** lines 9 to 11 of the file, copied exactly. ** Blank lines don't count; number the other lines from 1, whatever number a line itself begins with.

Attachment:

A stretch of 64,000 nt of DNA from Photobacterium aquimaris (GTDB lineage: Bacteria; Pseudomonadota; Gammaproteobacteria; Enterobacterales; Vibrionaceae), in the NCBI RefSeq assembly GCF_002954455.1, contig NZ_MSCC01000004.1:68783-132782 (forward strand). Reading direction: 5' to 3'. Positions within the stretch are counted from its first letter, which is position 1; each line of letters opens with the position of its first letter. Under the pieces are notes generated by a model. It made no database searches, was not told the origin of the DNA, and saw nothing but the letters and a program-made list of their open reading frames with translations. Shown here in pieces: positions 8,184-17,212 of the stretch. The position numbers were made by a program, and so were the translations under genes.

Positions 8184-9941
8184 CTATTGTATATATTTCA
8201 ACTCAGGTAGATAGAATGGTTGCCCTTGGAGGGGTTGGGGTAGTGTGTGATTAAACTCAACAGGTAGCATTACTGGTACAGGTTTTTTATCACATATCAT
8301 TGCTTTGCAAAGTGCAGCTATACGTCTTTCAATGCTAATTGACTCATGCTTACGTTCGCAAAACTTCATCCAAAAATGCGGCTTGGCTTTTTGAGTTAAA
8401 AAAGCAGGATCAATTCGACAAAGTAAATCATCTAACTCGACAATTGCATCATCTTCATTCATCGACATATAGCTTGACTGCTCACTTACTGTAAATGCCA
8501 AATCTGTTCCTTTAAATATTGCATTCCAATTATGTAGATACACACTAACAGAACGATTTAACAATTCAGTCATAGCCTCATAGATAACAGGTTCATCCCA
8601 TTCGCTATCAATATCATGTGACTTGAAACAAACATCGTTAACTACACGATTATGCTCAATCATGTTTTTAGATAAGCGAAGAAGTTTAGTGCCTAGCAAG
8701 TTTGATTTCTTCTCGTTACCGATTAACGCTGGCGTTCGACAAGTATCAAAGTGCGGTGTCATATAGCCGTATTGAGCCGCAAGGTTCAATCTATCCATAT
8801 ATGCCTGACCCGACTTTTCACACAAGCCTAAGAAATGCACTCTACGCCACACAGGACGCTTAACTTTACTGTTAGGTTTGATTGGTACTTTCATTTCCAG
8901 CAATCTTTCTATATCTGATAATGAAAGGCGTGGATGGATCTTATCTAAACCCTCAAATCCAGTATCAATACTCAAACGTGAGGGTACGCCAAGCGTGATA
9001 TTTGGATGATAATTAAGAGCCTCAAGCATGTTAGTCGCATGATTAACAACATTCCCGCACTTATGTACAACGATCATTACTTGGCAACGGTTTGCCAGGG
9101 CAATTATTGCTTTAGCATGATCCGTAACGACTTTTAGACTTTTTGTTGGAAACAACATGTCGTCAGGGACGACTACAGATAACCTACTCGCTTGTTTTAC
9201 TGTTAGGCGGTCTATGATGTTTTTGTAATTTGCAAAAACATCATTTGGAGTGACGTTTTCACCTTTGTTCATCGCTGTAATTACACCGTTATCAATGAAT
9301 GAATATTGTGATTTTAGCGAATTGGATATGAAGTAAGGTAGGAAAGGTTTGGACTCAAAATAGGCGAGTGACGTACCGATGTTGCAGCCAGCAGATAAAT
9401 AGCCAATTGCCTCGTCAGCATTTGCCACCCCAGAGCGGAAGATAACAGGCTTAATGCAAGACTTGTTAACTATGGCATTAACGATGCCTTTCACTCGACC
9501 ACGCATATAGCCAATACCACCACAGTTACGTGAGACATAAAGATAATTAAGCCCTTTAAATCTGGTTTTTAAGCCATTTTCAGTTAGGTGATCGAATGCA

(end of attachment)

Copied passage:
8701 TTTGATTTCTTCTCGTTACCGATTAACGCTGGCGTTCGACAAGTATCAAAGTGCGGTGTCATATAGCCGTATTGAGCCGCAAGGTTCAATCTATCCATAT
8801 ATGCCTGACCCGACTTTTCACACAAGCCTAAGAAATGCACTCTACGCCACACAGGACGCTTAACTTTACTGTTAGGTTTGATTGGTACTTTCATTTCCAG
8901 CAATCTTTCTATATCTGATAATGAAAGGCGTGGATGGATCTTATCTAAACCCTCAAATCCAGTATCAATACTCAAACGTGAGGGTACGCCAAGCGTGATA